Greg Dalton:  Gary Cook, some data centers can be powered by fuel cells.  Some fuel cells are powered by natural gas which gets into the F word, fracking.  So have you thought about sort of fracking and connecting with powering data centers?

Gary Cook:  Certainly a lot of data centers are being powered by natural gas.  And some are using fuel cells, you know, to power them.  You know, Lori, what eBay did in Utah was a good step, first step because, you know, you’re dealing with a state that’s mostly coal. And they were able to use fuel cells and reduce their current footprint.  But we need renewable solutions.  And we can’t transition to natural gas because that’s - we certainly see the impacts of fracking.  And from a climate perspective, simply transitioning to natural gas is not going to save the climate.  So it needs to be, we move off as fast as possible.

Greg Dalton:  So you don’t buy the natural gas as a bridge fuel argument, Gary Cook?

Gary Cook:  No.


Greg Dalton:  Lori Duvall, no?

Lori Duvall:  Well, as Gary said it’s an incremental step.  It isn’t a final solution and certainly no back to drought.  I mean we all know that, you know, they do call it hydrological fracking for a reason.  It uses an enormous amount of water.  And so I think that is a long term concern for all the communities that are doing a lot of energy development around that technology.

Greg Dalton:  We’re talking about climate change in Silicon Valley at Climate One.  I’m Greg Dalton.  And our guests today are Gary Cook, from Greenpeace, Lori Duvall, from eBay, Christina Page from Yahoo and Bill Weihl from Facebook.  We’ll be right back after this break.  


Announcer: And now, here’s a Climate One Minute.

For some corporations, a commitment to  sustainability means more than just recycling copier paper or giving out employee carpool vouchers. When Microsoft’s sustainability director TJ DiCaprio was our guest in 2013, she talked about the motivations behind the company’s self-imposed internal carbon tax:

TJ DiCaprio: …and then two, for energy that we can't offset, is to purchase carbon credits and carbon offsets.  And that's where really we started to take a look at forests and how we could preserve forests because it's such a way to approach carbon reduction at scale.

And so to help with that, we put a price on carbon and we charge for accountability purposes the different business groups through our organization. Then we collect the funds, and we use those funds to support the efficiency and the greening and the carbon offset project such as preserving forests.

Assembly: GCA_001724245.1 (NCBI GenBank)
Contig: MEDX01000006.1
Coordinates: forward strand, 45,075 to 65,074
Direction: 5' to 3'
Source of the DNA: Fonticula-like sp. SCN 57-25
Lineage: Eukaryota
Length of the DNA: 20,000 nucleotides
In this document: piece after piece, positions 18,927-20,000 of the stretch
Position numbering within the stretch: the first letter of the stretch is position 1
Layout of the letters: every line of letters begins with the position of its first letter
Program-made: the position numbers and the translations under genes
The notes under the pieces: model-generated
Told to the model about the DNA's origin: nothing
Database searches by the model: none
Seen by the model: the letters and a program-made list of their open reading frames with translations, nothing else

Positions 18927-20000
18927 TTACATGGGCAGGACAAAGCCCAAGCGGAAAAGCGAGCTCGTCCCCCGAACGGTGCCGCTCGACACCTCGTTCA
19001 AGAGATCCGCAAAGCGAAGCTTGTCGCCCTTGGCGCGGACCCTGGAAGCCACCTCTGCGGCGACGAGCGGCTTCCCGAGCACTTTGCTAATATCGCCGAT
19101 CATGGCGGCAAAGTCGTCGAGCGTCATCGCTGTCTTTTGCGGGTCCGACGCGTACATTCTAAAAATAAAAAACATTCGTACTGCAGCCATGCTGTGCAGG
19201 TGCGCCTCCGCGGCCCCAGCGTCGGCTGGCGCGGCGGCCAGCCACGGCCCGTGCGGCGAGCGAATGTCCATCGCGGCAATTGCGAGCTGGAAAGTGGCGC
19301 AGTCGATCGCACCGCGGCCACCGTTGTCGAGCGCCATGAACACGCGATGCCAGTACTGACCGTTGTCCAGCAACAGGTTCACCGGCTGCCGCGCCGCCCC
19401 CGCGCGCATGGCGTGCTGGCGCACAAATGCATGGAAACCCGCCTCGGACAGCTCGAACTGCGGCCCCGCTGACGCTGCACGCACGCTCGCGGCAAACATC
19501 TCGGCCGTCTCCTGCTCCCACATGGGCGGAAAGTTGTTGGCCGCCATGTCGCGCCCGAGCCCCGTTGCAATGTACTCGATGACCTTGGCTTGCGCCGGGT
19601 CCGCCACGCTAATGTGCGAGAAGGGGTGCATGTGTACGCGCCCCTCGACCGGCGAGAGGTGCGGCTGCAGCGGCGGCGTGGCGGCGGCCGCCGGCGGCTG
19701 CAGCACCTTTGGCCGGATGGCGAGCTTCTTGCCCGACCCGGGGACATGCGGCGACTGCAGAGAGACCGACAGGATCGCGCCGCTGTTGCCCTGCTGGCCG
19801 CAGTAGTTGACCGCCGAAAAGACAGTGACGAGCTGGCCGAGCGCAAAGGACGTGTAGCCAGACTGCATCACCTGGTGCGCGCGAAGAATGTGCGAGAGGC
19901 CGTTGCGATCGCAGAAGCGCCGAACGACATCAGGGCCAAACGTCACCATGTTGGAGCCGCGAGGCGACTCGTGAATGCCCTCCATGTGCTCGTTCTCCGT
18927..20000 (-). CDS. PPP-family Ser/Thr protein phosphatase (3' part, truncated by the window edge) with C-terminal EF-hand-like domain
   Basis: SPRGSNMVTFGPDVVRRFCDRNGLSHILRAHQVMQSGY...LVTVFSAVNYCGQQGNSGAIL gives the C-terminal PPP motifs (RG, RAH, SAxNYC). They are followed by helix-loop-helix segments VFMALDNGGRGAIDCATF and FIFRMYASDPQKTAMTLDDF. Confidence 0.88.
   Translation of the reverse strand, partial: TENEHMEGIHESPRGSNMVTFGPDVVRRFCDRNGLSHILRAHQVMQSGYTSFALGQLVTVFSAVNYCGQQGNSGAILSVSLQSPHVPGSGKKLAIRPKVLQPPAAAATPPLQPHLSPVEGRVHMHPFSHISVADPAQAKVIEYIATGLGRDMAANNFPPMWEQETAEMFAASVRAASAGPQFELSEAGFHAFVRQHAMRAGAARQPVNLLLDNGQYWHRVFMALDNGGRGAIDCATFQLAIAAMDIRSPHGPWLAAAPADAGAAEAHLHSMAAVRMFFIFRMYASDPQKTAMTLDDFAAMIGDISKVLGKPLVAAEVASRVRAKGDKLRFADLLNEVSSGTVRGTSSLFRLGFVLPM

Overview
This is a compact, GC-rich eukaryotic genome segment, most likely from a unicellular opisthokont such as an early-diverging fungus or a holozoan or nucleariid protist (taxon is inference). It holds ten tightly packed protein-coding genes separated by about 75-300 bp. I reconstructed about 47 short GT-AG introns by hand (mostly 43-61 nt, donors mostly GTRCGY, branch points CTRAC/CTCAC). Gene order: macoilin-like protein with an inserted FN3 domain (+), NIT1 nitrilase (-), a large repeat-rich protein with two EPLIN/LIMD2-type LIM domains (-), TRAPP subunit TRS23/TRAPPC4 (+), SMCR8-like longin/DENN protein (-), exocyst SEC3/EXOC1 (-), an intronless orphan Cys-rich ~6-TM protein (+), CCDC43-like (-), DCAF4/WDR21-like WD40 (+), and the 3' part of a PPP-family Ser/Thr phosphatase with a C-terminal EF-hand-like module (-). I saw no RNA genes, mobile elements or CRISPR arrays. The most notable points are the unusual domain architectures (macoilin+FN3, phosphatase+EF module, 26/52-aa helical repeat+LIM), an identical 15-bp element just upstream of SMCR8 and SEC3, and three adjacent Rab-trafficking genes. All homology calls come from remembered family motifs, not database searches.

The organization got behind it very quickly. We understand that internalizing this external cost of reducing pollution, carbon pollution and how we needed to take that into consideration for our own operations and the amount of good that it does, not only does it make  business sense because it drives efficiency when you’ve got a price signal that's associated with your operations and consumption of energy and business travel, but also we're able to then use those funds and have such an incredible impact in different parts of the world and help developing nations accelerate in a low carbon economy.  And that was really a big position for us from a citizenship perspective is, how can we have that impact on a global basis?

Announcer: That was TJ DiCaprio of Microsoft, speaking with Climate One in 2013. This has been a Climate One Minute – now back to Greg Dalton and our live audience at The Commonwealth Club.

Greg Dalton: We’re back at Climate One.  I’m Greg Dalton.  We’re talking about greening Silicon Valley.  Let’s have our audience question.  Welcome to Climate One.

Tom Foremski:  Tom Foremski, Silicon Valley Watcher.  I was wondering if, how do you take into account political moves, say by the Saudi Arabian dropping oil prices?  And is that saving us from -- is that making say fracking and shale oil uneconomical and saving us from some very dirty energy?  And do you take into account the subsidies and political margins in the price of energy when you do your long term calculations?

Greg Dalton:  Dirty energy is cheap now, how does that change your job?  Who’d like to tackle that?  Lori Duvall.

Lori Duvall:  I mean we certainly -- I mean I guess what I can say because I’m certainly not an expert in global energy subsidies.  But we certainly do take into account the information that comes out of organizations like the energy information administration to look at as we’re predicting what’s going to happen to fuel prices and to consequently energy prices as we forecast forward.  Because when you’re building a data center, you’re not looking at the next three years, you’re looking far into the future.  And so, you know, we do try to account for that using generally the same government sources that other people used to do those models.

Greg Dalton:  Christina Page.